Carol Dixonphoto by Jim Corneliusixon.
Carol Dixonphoto by Jim Cornelius

Carol Dixon is a beloved teacher - a career and a calling she loves and has had every success in pursuing. She is not, however, very successful at retiring.

She did it once, from the Sisters School District, and very soon found herself as head teacher at Black Butte School. Now she's retiring from that position. Maybe this time it will stick.

"I don't think I was ever really out," she said of her 2002 retirement from Sisters School District. "I knew I wasn't ready to retire... I think I'll always be a teacher in some capacity. It's my identity. It's what I love."

Dixon always knew she wanted to teach. Education was inculcated in her and her sister from childhood, and no other career path beckoned so strongly as teaching English. Leaving it wasn't really an option, so she was ready when the late Toni Foster, the sparkplug of the one-room, multigrade Black Butte School put out the call.

"Toni Foster called me and wanted me to come out and do some writing with the kids," Dixon explained. "That started it."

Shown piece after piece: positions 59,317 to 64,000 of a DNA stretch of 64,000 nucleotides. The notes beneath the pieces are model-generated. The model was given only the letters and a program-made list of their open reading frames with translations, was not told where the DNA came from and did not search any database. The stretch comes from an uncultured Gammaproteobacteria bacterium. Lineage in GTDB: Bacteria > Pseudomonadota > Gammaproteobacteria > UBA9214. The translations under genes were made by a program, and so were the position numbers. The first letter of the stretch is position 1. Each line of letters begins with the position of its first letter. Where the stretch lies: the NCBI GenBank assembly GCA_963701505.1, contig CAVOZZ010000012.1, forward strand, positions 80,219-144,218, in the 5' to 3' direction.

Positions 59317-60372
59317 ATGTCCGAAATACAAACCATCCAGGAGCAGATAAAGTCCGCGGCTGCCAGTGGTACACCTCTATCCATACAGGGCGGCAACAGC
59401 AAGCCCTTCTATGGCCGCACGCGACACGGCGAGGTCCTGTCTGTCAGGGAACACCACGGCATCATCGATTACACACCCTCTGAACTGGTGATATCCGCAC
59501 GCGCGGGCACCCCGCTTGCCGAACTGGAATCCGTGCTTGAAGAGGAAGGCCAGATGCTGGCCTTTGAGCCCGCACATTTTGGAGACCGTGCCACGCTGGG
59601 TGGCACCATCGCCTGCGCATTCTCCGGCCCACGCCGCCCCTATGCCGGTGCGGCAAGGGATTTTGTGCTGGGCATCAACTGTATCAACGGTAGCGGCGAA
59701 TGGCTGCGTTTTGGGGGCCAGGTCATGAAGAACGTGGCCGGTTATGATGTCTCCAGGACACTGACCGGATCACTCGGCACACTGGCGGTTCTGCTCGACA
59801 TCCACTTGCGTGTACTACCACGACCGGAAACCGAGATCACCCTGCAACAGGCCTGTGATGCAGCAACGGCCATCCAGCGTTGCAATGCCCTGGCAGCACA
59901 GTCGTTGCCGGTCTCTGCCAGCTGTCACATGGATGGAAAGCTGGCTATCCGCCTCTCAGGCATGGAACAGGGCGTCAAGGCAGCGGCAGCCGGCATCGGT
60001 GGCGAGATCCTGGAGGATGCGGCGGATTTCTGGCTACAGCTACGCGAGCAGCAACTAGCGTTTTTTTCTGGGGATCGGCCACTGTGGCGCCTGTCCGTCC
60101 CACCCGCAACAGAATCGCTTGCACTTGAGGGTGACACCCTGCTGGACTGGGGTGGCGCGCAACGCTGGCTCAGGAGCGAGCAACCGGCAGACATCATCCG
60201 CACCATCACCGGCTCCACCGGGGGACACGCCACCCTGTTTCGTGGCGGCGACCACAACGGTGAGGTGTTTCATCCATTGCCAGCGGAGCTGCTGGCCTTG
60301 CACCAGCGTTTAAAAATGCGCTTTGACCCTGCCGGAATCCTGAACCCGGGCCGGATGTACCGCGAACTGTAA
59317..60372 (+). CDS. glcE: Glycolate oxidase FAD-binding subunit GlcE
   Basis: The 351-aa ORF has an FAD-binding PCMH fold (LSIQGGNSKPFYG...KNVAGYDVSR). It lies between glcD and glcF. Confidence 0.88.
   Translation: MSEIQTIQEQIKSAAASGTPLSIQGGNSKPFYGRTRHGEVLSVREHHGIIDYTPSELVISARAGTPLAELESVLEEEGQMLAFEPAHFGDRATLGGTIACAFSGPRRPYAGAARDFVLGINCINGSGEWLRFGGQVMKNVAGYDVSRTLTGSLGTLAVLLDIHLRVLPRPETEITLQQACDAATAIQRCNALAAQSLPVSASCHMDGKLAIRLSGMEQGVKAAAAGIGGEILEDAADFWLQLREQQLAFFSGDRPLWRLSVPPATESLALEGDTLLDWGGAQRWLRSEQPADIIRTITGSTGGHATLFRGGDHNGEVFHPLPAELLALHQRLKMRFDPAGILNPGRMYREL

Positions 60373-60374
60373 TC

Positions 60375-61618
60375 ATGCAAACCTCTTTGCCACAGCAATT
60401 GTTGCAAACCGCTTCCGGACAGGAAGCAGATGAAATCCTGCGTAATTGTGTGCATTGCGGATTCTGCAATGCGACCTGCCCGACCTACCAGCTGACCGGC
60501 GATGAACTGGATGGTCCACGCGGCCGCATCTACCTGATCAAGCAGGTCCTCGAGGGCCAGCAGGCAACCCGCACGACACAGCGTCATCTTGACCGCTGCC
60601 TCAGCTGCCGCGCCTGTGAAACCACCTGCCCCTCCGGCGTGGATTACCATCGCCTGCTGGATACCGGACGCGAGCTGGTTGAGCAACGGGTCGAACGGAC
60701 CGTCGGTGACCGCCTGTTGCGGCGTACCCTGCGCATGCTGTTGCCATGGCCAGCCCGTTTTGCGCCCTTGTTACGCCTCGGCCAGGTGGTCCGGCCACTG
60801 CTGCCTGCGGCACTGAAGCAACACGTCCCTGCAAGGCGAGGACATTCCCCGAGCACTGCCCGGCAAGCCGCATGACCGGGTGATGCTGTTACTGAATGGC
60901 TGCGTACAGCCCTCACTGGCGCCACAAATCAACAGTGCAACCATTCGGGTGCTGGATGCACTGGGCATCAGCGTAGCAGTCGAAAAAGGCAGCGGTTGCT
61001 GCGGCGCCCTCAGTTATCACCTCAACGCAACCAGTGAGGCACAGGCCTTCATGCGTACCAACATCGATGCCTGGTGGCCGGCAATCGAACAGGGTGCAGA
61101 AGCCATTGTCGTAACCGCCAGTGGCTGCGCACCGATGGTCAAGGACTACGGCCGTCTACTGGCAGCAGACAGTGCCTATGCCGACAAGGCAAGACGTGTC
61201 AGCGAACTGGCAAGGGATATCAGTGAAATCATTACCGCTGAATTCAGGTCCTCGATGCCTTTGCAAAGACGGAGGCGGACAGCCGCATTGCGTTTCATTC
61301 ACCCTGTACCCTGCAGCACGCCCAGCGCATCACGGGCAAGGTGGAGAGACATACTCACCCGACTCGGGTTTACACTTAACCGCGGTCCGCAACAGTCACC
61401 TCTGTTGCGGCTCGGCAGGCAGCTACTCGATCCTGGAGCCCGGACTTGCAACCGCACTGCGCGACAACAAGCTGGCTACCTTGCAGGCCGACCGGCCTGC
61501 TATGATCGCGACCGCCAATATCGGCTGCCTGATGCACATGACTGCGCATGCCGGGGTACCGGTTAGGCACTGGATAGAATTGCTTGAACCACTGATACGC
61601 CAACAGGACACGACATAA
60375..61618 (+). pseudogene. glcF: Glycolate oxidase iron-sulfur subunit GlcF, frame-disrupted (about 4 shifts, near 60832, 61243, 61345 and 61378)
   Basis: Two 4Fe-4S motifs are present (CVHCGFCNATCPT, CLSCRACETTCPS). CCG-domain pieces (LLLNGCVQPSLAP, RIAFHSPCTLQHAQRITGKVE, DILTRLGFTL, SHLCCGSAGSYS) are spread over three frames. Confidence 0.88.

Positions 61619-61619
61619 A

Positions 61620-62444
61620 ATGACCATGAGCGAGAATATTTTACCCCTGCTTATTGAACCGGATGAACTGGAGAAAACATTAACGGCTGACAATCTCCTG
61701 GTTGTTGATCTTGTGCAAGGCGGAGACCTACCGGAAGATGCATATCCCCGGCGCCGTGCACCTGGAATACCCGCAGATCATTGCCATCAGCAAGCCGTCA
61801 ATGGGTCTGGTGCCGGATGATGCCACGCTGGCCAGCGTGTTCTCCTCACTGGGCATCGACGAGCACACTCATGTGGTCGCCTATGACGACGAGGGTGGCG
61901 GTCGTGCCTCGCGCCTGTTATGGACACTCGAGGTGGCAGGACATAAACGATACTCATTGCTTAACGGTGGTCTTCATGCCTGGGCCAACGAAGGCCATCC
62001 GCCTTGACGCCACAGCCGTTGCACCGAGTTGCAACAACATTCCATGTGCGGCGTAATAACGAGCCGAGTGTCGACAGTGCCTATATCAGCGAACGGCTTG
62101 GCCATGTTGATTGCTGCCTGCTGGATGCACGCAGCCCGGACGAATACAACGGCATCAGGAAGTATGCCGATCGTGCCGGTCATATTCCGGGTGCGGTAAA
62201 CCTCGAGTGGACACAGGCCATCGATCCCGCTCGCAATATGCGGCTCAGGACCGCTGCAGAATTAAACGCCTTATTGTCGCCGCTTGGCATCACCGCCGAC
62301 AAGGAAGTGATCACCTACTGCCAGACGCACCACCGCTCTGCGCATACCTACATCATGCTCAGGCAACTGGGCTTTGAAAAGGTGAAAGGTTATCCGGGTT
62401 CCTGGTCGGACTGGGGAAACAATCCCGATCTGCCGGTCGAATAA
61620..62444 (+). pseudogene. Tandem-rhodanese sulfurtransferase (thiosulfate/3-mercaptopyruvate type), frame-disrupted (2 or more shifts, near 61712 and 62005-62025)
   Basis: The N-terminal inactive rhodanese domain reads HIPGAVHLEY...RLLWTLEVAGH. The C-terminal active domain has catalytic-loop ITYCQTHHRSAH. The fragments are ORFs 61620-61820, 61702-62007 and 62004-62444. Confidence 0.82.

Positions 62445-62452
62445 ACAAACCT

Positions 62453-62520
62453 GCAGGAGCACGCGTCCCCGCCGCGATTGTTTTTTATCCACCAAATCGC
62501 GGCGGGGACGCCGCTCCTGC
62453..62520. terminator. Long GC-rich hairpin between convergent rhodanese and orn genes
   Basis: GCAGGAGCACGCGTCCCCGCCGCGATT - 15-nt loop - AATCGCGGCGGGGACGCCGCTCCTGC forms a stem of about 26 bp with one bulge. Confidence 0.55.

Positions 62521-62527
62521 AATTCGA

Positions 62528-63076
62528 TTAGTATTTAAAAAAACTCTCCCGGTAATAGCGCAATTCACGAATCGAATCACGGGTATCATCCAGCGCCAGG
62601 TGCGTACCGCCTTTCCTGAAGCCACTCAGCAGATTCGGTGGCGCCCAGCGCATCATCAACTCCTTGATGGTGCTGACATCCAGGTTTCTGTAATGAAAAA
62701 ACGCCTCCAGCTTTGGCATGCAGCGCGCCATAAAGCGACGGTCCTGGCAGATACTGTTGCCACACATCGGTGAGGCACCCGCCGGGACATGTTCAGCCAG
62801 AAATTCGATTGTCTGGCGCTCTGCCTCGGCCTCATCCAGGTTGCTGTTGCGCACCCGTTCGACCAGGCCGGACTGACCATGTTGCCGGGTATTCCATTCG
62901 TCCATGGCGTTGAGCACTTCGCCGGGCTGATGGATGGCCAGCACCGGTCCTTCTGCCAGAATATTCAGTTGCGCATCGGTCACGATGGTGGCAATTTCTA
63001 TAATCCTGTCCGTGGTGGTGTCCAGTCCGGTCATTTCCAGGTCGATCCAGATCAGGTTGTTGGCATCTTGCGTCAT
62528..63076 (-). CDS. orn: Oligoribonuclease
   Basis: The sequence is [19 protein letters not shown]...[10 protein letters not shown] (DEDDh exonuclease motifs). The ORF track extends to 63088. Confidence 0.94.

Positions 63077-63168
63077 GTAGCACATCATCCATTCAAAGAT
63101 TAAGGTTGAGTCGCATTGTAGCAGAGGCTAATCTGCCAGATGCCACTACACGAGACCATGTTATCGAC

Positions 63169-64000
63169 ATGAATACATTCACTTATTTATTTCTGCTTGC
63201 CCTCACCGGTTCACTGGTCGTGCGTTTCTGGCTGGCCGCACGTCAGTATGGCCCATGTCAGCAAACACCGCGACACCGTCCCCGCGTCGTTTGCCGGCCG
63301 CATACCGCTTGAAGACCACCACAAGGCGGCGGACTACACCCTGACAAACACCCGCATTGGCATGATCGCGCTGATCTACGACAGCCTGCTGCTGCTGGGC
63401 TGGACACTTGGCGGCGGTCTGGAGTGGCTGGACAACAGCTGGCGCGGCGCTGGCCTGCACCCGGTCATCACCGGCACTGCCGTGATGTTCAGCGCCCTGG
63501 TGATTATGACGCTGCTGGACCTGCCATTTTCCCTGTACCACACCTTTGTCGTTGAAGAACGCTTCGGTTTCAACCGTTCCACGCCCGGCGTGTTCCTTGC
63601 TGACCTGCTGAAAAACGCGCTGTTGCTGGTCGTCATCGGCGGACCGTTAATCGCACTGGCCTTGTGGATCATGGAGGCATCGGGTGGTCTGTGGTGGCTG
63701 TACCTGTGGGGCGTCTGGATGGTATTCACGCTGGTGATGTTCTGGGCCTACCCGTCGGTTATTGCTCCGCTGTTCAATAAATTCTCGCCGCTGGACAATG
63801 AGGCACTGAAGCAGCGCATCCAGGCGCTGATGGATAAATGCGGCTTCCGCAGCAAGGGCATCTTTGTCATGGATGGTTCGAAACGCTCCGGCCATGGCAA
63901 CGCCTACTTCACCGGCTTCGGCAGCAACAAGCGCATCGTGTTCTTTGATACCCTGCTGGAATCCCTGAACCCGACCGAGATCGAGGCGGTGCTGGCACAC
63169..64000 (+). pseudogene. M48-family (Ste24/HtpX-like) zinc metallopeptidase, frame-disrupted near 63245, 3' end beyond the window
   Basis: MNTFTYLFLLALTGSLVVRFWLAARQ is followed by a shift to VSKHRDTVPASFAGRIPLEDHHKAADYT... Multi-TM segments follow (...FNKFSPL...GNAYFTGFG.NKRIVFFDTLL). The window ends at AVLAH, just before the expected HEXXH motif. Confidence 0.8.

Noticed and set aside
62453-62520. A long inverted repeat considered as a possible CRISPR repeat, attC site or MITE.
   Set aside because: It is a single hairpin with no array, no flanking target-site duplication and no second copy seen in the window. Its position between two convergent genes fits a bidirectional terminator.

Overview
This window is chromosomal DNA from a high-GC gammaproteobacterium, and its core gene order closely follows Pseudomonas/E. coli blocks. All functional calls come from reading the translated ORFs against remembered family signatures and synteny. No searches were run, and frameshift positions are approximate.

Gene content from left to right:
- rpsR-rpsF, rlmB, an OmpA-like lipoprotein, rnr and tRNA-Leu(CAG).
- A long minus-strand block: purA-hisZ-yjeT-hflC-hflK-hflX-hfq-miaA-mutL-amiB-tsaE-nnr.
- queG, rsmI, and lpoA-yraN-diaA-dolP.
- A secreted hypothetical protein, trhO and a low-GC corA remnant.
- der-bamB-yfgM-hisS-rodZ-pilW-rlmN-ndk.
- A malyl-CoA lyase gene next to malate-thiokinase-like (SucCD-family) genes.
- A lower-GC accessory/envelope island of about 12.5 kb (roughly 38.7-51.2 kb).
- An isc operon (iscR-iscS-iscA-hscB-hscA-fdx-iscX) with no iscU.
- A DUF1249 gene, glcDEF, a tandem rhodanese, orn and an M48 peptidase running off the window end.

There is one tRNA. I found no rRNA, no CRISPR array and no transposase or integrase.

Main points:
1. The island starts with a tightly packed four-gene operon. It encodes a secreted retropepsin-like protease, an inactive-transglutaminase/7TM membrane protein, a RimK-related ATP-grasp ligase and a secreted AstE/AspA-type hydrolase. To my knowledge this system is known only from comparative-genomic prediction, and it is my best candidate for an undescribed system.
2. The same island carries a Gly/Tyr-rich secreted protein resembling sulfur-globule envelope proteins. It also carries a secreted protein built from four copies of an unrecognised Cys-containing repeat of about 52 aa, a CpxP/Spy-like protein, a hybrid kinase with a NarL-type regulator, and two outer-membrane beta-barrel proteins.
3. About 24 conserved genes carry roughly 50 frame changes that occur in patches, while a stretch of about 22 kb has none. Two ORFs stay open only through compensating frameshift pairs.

She was soon immersed in the small but vibrant program, doing what she loves most, which she describes as learning while her students learn. The new and unusual environment was appealing.

"It was enjoyable having the kids year-to-year as a single group," she said, "because you become like family and you get to see them grow up."

Dixon will stick around for a bit to help with the transition to a new head teacher at BBS. Then she's going to act like a real retired person and travel to Southern Africa for an extended tour to see the African wildlife and culture that has long fascinated her.

She and her husband, Steve, will stay in Sisters.

"I enjoy this community very much," she said. "I really appreciate the emphasis on the arts. It's very important to me."

And, most assuredly, she will be engaged somehow, somewhere in doing what she loves, what she is - teaching and learning.